(This guest post comes from Hera Research)
Investors often seek safety from financial market turbulence in US government bonds since they offer virtually no risk of default and, unlike cash or gold, provide a yield.
At the same time, sovereign debt default concerns outside the US, e.g., Iceland, Dubai, and Greece, have been linked to short-term rallies in the US dollar and have diverted attention from the fiscal challenges facing the US.
However, since seven US states are in worse financial condition than Greece, Ireland, Portugal or Spain, shelter may prove hard to find.
With a $3.83 trillion budget, a $12.3 trillion federal government debt, a $1.35 trillion 2010 budget deficit and $63 trillion in unfunded liabilities, the fiscal condition of the US has come into question and foreign interest in US Treasuries has declined. In late March, it was reported that the 10-year US Treasury Note yield had risen 30 basis points and that foreign holders of 10-year Notes were selling in record numbers.
Reports of US Treasury auction distress first appeared in December of 2009 when an article by Eric Sprott and David Franklin entitled “Is it All Just a Ponzi Scheme?” questioned the “Other Investors” reported by the US Federal Reserve. The unidentified investors held $359.1 billion worth of US Treasuries in the forth quarter of 2008 but $880.5 billion by the end of the third quarter 2009, an increase of $521.4 billion. Based on the Federal Reserve Flow of Funds Report, Messrs. Sprott and Franklin found the increase attributable to the “Household Sector”, which is defined in the Federal Reserve’s Flow of Funds Guide as “…amounts held or owed by the other sectors … subtracted from known totals … [such that] the remainders are assumed to be the amounts held or owed by the household sector.” Thus, the “Household Sector” is strictly an artifact of accounting practices, and, as a result, there has been some speculation regarding the parties responsible for $521.4 billion in 2009 US Treasury purchases.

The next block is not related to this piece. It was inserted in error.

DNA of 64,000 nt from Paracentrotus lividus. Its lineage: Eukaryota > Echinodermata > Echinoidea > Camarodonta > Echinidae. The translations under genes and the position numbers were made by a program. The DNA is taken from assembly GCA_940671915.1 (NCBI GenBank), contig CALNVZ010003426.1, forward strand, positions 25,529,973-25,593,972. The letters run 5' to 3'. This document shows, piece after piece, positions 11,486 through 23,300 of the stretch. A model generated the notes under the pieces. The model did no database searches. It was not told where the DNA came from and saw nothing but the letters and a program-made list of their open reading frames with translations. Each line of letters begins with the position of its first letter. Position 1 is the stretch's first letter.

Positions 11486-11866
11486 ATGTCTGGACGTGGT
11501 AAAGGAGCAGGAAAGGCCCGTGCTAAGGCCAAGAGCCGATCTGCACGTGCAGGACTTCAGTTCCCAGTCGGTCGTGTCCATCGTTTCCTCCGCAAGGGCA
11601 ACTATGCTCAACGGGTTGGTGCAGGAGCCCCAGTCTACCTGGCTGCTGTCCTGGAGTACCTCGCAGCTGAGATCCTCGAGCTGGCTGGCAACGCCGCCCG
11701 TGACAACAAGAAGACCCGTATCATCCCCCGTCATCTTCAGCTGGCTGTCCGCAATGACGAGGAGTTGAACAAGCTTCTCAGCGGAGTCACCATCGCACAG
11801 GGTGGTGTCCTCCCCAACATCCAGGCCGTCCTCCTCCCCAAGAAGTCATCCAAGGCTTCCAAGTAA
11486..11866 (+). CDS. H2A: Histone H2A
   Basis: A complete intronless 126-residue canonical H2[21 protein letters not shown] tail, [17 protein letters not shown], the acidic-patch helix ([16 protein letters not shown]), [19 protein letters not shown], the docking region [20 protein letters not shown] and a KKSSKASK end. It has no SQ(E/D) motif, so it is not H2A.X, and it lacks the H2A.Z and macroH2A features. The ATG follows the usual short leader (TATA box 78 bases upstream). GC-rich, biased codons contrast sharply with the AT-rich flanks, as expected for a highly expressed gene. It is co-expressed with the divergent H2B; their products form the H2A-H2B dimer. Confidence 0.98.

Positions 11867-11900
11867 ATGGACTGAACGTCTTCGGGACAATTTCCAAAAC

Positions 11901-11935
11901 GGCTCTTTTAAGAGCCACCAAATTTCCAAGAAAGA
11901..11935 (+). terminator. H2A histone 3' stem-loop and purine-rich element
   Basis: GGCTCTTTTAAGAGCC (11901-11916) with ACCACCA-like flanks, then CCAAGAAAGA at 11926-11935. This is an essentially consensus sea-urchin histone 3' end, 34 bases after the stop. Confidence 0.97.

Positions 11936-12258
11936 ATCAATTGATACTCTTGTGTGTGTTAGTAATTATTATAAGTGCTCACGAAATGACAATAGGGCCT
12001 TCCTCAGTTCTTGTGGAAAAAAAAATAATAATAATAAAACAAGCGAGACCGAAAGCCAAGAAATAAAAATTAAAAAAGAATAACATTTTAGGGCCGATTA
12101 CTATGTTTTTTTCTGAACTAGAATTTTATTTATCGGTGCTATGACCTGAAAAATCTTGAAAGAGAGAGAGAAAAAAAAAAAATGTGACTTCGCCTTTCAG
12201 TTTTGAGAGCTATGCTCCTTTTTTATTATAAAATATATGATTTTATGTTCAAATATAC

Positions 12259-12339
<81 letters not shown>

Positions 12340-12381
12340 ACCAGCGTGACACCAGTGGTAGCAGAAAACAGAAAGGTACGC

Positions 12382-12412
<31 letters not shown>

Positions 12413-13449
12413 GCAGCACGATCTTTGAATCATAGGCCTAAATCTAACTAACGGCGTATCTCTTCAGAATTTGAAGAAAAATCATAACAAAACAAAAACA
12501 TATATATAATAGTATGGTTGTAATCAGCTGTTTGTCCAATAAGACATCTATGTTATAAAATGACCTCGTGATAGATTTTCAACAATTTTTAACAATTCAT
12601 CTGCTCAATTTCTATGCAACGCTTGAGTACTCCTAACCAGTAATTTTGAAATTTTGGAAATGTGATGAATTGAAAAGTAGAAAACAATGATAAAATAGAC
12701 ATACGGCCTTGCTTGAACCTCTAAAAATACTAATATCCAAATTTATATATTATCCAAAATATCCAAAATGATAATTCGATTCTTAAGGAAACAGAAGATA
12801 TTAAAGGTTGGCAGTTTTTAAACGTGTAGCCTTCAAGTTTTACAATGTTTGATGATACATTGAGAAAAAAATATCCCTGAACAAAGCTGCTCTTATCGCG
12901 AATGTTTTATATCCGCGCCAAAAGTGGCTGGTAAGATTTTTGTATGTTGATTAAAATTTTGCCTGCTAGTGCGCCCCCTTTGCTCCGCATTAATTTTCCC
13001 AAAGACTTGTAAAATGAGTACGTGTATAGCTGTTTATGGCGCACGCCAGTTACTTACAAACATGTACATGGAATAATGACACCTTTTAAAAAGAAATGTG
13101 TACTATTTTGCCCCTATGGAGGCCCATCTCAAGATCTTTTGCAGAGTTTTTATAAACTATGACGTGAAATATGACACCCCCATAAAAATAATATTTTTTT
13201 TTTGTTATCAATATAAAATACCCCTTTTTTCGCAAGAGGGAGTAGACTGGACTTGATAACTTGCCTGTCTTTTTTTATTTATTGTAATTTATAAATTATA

A recent analysis of 4-week Treasury auction results by OmniSans Investment Research suggested that US Treasury auctions are more distressed than has been generally recognised, and a similar analysis appeared on the popular Zero Hedge website.